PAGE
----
I’m not saying that your decisions about where to stay will make or break your trip, but it can definitely influence what you’re able to drink—I mean accomplish.

One of the first questions I ask myself when planning a wine trip is: will I stay in-town or outside of town? For the more spread out wine regions, such as the Willamette Valley, finding a home base in the right area can make a difference in which wineries you’re able to visit. In general, choosing something more central might offer the most flexibility, but opting for a small, quaint cottage in the thick of the vineyards ain’t bad either.  

AirBNB vs Hotel vs etc

While hotels may come with benefits—like a wine shuttle—AirBnB’s guarantee privacy, and the perfect, positive-vibes-only spot to drink all those bottles you bought to waive your tasting fees. 

When trying to decide between the two options, here are a few things worth considering:

  1. Do you want access to a kitchen? Personally, I love a family meal on a wine trip.
  2. What kind of relaxation are you looking for? Different amenities are available in different places. And by amenities I mean hot tubs.
  3. Comfort. Maybe you prefer the security of a hotel, or the feeling of arriving back to “your” house after a long day of sipping the grape. Factors of comfort are different for everyone, and comfort is key.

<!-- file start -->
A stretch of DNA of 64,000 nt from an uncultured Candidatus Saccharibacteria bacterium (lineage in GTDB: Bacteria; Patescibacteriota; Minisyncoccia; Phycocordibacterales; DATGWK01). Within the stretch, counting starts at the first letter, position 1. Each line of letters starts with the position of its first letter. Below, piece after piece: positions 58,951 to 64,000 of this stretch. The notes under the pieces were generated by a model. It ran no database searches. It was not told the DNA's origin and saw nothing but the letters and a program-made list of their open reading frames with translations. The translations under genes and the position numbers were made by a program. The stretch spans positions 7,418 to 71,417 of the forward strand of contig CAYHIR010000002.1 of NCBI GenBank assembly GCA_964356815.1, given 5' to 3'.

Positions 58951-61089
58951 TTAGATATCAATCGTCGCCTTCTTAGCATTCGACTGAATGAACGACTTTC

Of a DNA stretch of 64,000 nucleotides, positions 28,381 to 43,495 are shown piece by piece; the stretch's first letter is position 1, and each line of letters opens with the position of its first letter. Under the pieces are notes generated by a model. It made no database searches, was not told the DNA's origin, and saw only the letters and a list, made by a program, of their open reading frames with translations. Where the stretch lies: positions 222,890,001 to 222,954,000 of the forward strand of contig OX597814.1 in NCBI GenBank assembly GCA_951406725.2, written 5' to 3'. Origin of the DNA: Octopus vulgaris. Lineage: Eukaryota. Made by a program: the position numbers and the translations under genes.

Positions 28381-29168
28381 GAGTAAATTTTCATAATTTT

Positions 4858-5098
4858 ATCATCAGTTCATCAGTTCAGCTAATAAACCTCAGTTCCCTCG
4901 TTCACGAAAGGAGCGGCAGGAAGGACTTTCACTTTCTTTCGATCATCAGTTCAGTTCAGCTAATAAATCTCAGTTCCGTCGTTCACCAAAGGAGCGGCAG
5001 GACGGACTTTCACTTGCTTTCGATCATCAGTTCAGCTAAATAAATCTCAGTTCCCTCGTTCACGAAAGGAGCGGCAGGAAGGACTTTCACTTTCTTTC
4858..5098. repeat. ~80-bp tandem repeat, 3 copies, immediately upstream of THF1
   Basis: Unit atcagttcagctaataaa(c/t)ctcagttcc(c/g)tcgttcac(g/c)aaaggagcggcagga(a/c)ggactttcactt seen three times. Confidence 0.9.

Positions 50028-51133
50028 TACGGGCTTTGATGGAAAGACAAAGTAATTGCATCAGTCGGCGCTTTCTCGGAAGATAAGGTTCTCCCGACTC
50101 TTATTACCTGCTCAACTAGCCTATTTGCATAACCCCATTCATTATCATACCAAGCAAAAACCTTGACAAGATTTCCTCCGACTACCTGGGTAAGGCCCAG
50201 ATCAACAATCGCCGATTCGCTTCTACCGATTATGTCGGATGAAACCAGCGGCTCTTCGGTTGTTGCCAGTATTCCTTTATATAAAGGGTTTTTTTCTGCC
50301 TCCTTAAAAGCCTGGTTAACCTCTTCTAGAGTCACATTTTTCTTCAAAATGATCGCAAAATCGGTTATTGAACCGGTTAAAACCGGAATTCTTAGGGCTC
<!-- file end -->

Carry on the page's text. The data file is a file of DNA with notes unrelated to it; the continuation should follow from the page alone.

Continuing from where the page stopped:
4. Convenience — location, location, location. Pick what makes most sense for your adventure. Look at it on Google Maps before you book…trust me.


So, how are you getting around?

Wine trips mean that you’ll spend a lot of time getting from one winery to another. Would you and/or your group rather drive yourself, or hire someone else to drive you?

Driving yourself

Driving yourself means that someone in your group is committing to being the designated driver, for one day or for the whole trip. If one or more people can commit to abbreviating their drinking throughout the wine tasting time then I say: go for it. If not—nah! Why? Because driving under the influence is dangerous! Do not make me say it again!

Oh, you all wanted to enthusiastically take part in your debauchery? Don’t worry. There are other options that allow everyone to maximize their tastings, and minimize their obligatory wine dumping.

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Hiring someone else to drive you

From my perspective, there are two clear options here: bus/shuttle services or hiring a private driver.